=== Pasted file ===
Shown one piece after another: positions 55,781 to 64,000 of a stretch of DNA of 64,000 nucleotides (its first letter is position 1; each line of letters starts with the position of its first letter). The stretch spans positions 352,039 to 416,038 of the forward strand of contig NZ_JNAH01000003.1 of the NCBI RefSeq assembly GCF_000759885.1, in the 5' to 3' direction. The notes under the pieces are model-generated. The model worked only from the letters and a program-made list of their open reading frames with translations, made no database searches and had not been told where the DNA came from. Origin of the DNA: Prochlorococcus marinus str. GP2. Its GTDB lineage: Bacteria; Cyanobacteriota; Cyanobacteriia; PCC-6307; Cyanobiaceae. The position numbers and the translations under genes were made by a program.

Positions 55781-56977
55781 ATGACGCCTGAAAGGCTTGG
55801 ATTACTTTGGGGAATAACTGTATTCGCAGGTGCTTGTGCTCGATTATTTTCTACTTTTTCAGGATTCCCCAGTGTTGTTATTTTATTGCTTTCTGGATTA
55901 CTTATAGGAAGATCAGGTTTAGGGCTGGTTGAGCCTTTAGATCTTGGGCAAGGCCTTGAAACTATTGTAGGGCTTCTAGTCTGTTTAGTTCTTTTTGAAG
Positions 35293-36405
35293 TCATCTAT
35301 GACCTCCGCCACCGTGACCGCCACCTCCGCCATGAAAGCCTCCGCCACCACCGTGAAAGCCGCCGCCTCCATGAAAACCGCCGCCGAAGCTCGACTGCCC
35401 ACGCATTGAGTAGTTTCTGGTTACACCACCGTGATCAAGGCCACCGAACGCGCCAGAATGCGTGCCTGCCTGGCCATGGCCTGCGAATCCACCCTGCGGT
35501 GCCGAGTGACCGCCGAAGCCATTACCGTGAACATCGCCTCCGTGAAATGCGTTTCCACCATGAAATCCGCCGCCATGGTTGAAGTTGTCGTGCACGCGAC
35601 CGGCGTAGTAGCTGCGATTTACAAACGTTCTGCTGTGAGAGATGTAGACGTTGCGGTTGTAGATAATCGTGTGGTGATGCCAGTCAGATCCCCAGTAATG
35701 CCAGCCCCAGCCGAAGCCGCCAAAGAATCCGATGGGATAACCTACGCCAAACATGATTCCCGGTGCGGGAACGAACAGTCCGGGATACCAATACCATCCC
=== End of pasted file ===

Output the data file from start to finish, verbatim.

Shown one piece after another: positions 55,781 to 64,000 of a stretch of DNA of 64,000 nucleotides (its first letter is position 1; each line of letters starts with the position of its first letter). The stretch spans positions 352,039 to 416,038 of the forward strand of contig NZ_JNAH01000003.1 of the NCBI RefSeq assembly GCF_000759885.1, in the 5' to 3' direction. The notes under the pieces are model-generated. The model worked only from the letters and a program-made list of their open reading frames with translations, made no database searches and had not been told where the DNA came from. Origin of the DNA: Prochlorococcus marinus str. GP2. Its GTDB lineage: Bacteria; Cyanobacteriota; Cyanobacteriia; PCC-6307; Cyanobiaceae. The position numbers and the translations under genes were made by a program.

Positions 55781-56977
55781 ATGACGCCTGAAAGGCTTGG
55801 ATTACTTTGGGGAATAACTGTATTCGCAGGTGCTTGTGCTCGATTATTTTCTACTTTTTCAGGATTCCCCAGTGTTGTTATTTTATTGCTTTCTGGATTA
55901 CTTATAGGAAGATCAGGTTTAGGGCTGGTTGAGCCTTTAGATCTTGGGCAAGGCCTTGAAACTATTGTAGGGCTTCTAGTCTGTTTAGTTCTTTTTGAAG
Positions 35293-36405
35293 TCATCTAT
35301 GACCTCCGCCACCGTGACCGCCACCTCCGCCATGAAAGCCTCCGCCACCACCGTGAAAGCCGCCGCCTCCATGAAAACCGCCGCCGAAGCTCGACTGCCC
35401 ACGCATTGAGTAGTTTCTGGTTACACCACCGTGATCAAGGCCACCGAACGCGCCAGAATGCGTGCCTGCCTGGCCATGGCCTGCGAATCCACCCTGCGGT
35501 GCCGAGTGACCGCCGAAGCCATTACCGTGAACATCGCCTCCGTGAAATGCGTTTCCACCATGAAATCCGCCGCCATGGTTGAAGTTGTCGTGCACGCGAC
35601 CGGCGTAGTAGCTGCGATTTACAAACGTTCTGCTGTGAGAGATGTAGACGTTGCGGTTGTAGATAATCGTGTGGTGATGCCAGTCAGATCCCCAGTAATG
35701 CCAGCCCCAGCCGAAGCCGCCAAAGAATCCGATGGGATAACCTACGCCAAACATGATTCCCGGTGCGGGAACGAACAGTCCGGGATACCAATACCATCCC